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My Six Pack Journey

How to Lose Weight & Even Get a 6-Pack When You Are Over 40

How I Went From 22% to 8% Body Fat in 5 Months

before and after six-pack picture

How My 6 Pack Goal Started

Picture of Pete flexing his arm
4 Months Into Program

At the time of this writing I'm in my mid-50s but it all started on the new year's eve prior to my 40th birthday and the pictures on this page are from that time. I was having some drinks with good friends and enjoying the evening. With my 40th birthday just 5 months away, I was on the brink of "middle age" but I didn't mind, I was happy with my life. Still, at the point in my life, and with a new year on the horizon, this seemed as good a time as any to be reflective and perhaps even do something new in the upcoming year. Perhaps a new year's goal would be something. Then it hit me, what better way to actually ENJOY turning 40 years old than to be in the best shape of my life at the time? Wait, why not go for a "6-pack"? In addition to looking and feeling better, having an objective goal like this would ensure that I truely was in my best shape ever when I got to 40.

However, I knew that in order to achieve this I would have to reduce my body fat to the single digit range - a challenging goal for that relatively short period of time considering that my body fat was 22% at the time - something I soon learned when I actually measured it! It may have been the alcohol but I suddenly thought "yeah, why not, I should really do this". To hold myself accountable, I told all my friends and family I would do this. As I would be seeing them on my birthday, I could either achieve this goal or look foolish. As that was to be my last night of nutritional freedom until I met my goal, I made sure to enjoy it and started my plan the next day.

How Did I Know What To Do?

Picture of Pete with six-pack abs
Goal Achieved

As a chiropractic physician by profession, I already had a good understanding of nutrition and physiology so this was certainly a good starting point but was it enough? I had also weight trained on and off for many years and was quite familiar with bodybuilding principles but it had been a while since I had done any serious training and, after all, I was almost 40. I was certain I could lose some weight at this point but was a six pack reasonable? It was not a matter of simply losing weight, I had to be able to retain enough muscle to prevent becoming just a smaller version of myself without a six pack. I knew it was a matter of changing my body composition by retaining muscle while losing fat but to do this in a relatively short period of time without the use of anabolic steriods (which I have never used) would require me to be more methodical than if I had simply given myself a weight loss goal.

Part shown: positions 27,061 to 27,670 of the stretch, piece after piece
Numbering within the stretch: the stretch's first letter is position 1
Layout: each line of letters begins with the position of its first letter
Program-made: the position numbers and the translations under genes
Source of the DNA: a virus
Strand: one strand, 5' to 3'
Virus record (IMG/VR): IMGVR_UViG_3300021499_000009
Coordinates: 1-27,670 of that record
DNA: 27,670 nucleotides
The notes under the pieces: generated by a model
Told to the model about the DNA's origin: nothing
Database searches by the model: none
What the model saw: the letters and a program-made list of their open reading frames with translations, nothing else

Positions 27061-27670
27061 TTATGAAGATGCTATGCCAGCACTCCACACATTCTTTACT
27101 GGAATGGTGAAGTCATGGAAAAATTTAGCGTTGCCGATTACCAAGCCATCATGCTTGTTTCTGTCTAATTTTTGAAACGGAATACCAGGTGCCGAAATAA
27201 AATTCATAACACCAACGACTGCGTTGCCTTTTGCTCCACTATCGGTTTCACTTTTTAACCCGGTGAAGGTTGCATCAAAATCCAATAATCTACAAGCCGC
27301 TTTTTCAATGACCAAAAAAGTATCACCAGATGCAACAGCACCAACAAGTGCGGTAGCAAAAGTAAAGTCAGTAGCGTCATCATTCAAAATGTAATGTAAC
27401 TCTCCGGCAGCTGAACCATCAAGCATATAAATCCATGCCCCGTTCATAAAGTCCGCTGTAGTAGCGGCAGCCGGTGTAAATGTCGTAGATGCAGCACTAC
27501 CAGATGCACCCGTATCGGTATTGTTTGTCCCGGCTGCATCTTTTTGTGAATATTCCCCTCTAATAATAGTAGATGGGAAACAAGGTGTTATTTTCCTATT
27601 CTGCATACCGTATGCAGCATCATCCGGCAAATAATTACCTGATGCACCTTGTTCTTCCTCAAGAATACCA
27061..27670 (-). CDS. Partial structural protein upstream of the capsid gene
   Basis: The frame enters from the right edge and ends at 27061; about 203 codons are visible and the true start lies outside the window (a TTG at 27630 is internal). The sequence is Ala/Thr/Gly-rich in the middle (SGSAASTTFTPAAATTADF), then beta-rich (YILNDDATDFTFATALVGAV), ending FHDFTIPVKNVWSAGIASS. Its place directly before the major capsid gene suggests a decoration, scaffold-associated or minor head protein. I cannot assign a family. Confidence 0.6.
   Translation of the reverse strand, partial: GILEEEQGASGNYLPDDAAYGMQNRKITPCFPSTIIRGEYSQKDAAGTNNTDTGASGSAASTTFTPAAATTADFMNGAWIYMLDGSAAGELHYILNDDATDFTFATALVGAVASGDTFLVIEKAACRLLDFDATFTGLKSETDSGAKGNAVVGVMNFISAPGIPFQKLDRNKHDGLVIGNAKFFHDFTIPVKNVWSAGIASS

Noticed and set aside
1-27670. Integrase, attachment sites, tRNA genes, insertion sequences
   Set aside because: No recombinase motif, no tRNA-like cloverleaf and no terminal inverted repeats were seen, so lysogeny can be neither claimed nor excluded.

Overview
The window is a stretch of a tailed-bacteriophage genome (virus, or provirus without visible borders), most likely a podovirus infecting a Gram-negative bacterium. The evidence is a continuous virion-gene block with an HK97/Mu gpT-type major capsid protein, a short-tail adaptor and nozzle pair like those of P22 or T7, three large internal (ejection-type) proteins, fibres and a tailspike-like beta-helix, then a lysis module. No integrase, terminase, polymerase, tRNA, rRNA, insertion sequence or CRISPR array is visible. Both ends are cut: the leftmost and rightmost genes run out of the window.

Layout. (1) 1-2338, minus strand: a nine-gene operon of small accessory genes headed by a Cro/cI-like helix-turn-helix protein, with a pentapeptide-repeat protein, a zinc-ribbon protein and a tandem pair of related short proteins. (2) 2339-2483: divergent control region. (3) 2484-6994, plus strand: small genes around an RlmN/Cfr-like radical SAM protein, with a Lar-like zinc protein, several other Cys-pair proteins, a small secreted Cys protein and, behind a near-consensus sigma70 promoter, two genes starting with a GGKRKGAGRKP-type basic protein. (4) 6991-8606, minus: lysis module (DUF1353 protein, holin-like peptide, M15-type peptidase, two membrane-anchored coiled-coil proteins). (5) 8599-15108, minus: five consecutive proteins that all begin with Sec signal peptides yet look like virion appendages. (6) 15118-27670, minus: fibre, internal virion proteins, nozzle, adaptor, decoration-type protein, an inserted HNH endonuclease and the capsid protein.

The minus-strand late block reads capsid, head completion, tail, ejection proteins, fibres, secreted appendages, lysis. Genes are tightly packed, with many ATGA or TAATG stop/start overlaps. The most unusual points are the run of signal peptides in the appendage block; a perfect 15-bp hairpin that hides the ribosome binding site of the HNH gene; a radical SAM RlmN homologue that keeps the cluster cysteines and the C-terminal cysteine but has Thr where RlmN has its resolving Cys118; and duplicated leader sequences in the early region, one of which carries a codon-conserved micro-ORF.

As much knowledge as I may have had on the topic, I felt it couldn't hurt to learn more so I did just that. I looked for the most efficient ways to burn body fat while retaining muscle without the use of anabolic steriods, HRT or other "artifical" means. I looked into the diets and workout scheduling of the people most successful at acheiving the very thing I was attempting - natural bodybuilders. Their "pre-contest diet" is designed specifically for this purpose and virtually all of them have a six-pack when they hit the stage. Still, bodybuilders tend so stay in relatively good shape year round and don't typically begin a pre-contest diet with a body fat percentage of 22%. Also, there was still the age thing, could this still work? It had to, otherwise I'd end up looking foolish for telling everyone that I would "definitely" have a six-pack by my 40th birthday!

Do Or Do Not, There Is No Try
                              - Master Yoda

I have outlined the method I used to get a six pack in quite a bit of detail below. This is not a rehashed version of someone else's program but my own method for achieving a goal that many people have and one that I hope you may find useful whether you are trying to get a six pack or just interested in losing weight. Although the combination of factors considered in my approach may make this method somewhat unique, none of the principles it is based on are original or esoteric. It is a program based on sound physiological principals and it works very well. However, just because it is effective doesn't mean it is right for everyone. I recommend that anyone wishing to begin a new exercise program, or significantly alter their diet, first review this with their qualified health care provider to ensure it is not contraindicated for them. People with medical conditions such as high blood pressure, diabetes, an underlying heart condition, abnormally low BMI or those taking certain medications, for example, may need specific guidance with regard to exercise and diet. Please keep in mind that I am only sharing what worked for me in the hope that someone will find it useful for themselves. However, even if you have been cleared by your qualified health care provider to try my approach, you should at least be aware of the following before you decide you really want to do it.

When your body fat percentage drops to near single digits you may look great on a beach but will likely look on the skinny side in clothes. Your face will also look different. Most people love their new look but some - especially older folks and those with smaller frames - may feel that they are developing a "drawn" look in their face at very low body fat percentages. If this starts happening to you, you don't have to continue to lose fat. If you are happier keeping a little extra body fat on your face than getting a 6-pack, great! In my case, people thought I looked a lot younger after my plan and it is likely this will be the same for you but everyone is different. Finally, if you really want that six pack, plan on things being difficult at the beginning. It's easy to be motivated for one day but much harder to sustain this day after day. No, it's not ok to have just that one donut. No, you can't make up for it tomorrow. Yes, you will likely be hungry sometimes. Yes, it will kinda suck for a while. But then it gets easier, your body starts getting used to your new calorie intake and becomes more efficent at using stored fat for energy so you will not be as hungry and it's not that bad. Ultimately, if you want it and it is really a GOAL instead of a "wouldn't mind" type of desire, it will be worth it. Either do it or don't even waste your time and effort starting. Or, as the great Jedi master Yoda said: "do or do not, there is no try".